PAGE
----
Welcome to ladies’ quarter-finals day at Wimbledon featuring seven contenders all dreaming of lifting the Venus Rosewater Dish for the first time and one who’s enjoyed the honour seven times. To surmise that it’s now Serena Williams versus the rest seems irresistible, even if ‘Supermom’ herself is cautioning us against any such dangerous assumptions.
For the first time at Wimbledon, none of the top-10 seeds have made this stage, an occurrence also unprecedented in any Open era Grand Slam. The mayhem that’s sliced the ladies’ draw apart almost feels as if it’s blasted open a road to the final simply to offer the comeback queen a stately procession.
Except, of course, Serena is too canny to fall for that. To her, those remaining adversaries are the magnificent seven. Yes, she knows she has an “aura”, but all she can see is a group of “young ladies all just going out there swinging and playing for broke.”
Or as her latest motto has it: “Everyone always plays me at their greatest. So I have to be greater.”
Well, so far shehas been, gathering momentum by the match, even if she’s only beaten three opponents all ranked outside the top 100 without the loss of a set. Today, she faces world No.52, Camila Giorgi, an erratic Italian who’s finally made it to her first Grand Slam quarter-final. As for the ‘playing for broke’ bit, the 26-year-old from Pisa always plays as if she’s trying to blow down the leaning tower in one blast.
Giorgi, who’s never quite delivered on her obviously considerable talent, is a singular, surprisingly reserved character off court for someone who, as Serena noted, produces a roaring, power-packed game from such a small frame. Asked yesterday what she liked about Serena’s game, she shrugged: “I don't follow woman tennis, and I don't follow tennis.” Er, next question for Camila then, please…
Her Argentine-born father and coach Sergio, whose inspiration is the new Leeds United manager Marcelo Bielsa, known fondly in footballing circles as ‘El Loco’, is a bit different too, reckoning that he loves “crazy people if they have something brilliant to offer.”
So, can his Camila, whose only Tour triumph came on the grass at Rosmalen in 2015, serve up that brilliance? The trouble for Giorgi is that Serena remembers her two previous wins over the Italian only too well. “I do follow women’s tennis,” she smiled sweetly, if ominously.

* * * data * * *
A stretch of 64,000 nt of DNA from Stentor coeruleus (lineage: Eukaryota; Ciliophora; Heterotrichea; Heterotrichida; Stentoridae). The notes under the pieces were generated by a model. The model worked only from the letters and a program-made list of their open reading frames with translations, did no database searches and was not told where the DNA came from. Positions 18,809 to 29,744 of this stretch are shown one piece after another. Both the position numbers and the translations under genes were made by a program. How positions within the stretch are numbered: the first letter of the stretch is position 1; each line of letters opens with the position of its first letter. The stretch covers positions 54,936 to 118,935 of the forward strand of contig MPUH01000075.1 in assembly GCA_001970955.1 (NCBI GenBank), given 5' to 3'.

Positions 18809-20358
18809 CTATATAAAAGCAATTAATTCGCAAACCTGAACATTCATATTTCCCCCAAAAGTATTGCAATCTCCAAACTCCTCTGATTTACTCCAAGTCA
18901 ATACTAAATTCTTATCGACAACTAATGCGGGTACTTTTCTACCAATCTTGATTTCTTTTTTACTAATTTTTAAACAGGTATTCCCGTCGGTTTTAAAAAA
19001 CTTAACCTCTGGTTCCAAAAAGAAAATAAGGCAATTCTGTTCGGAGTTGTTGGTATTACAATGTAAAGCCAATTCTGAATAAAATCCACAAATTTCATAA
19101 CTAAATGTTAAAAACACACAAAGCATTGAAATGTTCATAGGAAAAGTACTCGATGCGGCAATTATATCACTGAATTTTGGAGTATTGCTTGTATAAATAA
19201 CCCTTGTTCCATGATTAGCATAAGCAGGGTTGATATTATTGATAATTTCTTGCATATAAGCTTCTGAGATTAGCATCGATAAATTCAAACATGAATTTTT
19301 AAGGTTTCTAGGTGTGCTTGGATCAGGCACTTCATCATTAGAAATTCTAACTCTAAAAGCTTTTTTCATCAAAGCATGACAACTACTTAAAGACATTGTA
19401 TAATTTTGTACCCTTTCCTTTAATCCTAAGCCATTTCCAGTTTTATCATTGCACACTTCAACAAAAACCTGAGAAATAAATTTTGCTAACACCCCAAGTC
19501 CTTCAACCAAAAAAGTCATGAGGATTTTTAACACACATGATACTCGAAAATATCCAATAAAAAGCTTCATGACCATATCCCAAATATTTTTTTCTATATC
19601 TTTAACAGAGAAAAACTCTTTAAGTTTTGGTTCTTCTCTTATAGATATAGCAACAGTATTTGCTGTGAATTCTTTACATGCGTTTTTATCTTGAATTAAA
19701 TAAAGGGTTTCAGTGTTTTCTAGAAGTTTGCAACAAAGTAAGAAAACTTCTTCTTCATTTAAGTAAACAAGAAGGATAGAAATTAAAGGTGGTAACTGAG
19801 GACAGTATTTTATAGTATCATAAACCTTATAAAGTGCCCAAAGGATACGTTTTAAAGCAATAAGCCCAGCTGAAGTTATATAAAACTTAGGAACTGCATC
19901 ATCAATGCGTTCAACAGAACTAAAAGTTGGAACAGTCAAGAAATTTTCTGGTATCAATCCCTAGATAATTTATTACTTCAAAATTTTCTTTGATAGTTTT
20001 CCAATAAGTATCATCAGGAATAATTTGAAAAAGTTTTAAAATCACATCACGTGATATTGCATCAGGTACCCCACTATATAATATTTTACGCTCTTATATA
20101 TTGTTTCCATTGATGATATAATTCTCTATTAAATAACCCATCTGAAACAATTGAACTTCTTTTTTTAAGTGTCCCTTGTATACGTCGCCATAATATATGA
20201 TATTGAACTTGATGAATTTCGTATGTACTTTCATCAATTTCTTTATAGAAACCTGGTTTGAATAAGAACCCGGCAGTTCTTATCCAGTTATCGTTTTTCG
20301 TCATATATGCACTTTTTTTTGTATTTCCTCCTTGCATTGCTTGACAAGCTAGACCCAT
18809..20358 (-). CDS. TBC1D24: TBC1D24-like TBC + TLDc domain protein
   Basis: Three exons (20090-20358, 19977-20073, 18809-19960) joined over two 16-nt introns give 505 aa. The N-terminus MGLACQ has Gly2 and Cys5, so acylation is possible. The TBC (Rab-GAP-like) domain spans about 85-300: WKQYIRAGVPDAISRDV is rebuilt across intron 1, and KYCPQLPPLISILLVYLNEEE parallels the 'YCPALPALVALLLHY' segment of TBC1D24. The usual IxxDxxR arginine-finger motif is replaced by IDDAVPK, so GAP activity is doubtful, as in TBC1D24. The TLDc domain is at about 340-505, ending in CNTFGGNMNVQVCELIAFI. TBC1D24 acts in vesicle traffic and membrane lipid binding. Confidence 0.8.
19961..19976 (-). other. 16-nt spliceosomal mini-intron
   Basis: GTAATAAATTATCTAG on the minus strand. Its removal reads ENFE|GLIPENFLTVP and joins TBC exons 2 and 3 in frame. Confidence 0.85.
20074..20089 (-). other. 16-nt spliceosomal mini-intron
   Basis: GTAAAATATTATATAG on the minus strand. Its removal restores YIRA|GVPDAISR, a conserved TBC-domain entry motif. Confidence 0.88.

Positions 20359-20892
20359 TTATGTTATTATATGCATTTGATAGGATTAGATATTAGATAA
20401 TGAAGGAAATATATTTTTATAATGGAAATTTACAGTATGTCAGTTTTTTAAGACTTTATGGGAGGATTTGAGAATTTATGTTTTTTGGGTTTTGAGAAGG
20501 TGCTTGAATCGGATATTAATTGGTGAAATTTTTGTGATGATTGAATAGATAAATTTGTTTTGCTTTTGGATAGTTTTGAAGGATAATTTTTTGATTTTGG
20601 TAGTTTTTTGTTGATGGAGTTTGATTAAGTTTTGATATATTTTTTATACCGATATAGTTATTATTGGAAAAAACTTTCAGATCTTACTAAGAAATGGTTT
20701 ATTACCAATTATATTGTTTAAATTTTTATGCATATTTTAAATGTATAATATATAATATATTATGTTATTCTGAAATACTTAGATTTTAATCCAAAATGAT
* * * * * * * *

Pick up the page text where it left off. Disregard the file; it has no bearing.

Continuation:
Dominika Cibulkova is the other similarly explosive non-seed left in the draw, but it says much about her formidable game that we never think of this small package of dynamite as anything but a genuine contender.
Her clash with No.12 seed Jelena Ostapenko on No.1 Court looks grand, an incendiary contest between the experienced Slovak who’s a rare study in intensity and last year’s Roland-Garros champion, a gloriously uninhibited ball striker who thinks she’s rediscovering her inspirational Paris 2017 best.
“She's playing aggressive, with no fear, she’s just going for it,” noted Cibulkova. “It's going to be a match with a lot of aggressive rallies, a lot of winners.” Oh, this should be a lot of fun.
As should the Centre Court duel between No.14 seed Daria Kasatkina, a young Russian whose game is sprinkled with inventive stardust, and Angelique Kerber, like Williams a performer with an impeccable pedigree as a double Grand Slam winner, a finalist here in 2016 and at No.11 the top remaining seed.
Like Ostapenko, Kasatkina is a prospect full of Eastern promise but she has more in her game than power and daring; there’s also a finesse and delicacy to her varied shotmaking which prompted her to declare cheerily yesterday: “I’m like an artist and I’m playing with the heart. I’m not boring in life and I’m not boring on the court.”
In fact, reckoned ‘Dasha’, she’s “completely crazy”. She then did her best to prove it by offering a long, enthusiastic explanation about how she’d play against herself in a vast room for hours on end, hitting the ball against the wall and chasing it just to be able to perfect a tweener.
Julia Goerges, the No.13 seed, and Kiki Bertens, the No.20 seed, our final two combatants on No.1 Court, are a bit more straightforward than that. Two of the three biggest ace-servers in this year’s tournament - Goerges has 41, Serena Williams 32 and Bertens 28 - this will be an arm-wrestle to get on the front foot.
“I’m a pretty aggressive player, with big weapons, trying to be the one who’s dominant. I want to take it in my hands,” said Goerges. Which is pretty much what Bertens will be plotting too, having prevailed in their two previous encounters.
So good luck to them both then as they offer up something the FIFA World Cup couldn’t in their tear-stained nations - a good old-fashioned Germany versus Netherlands sporting collision!
photo Wagner Araujo
photo Jay Adeff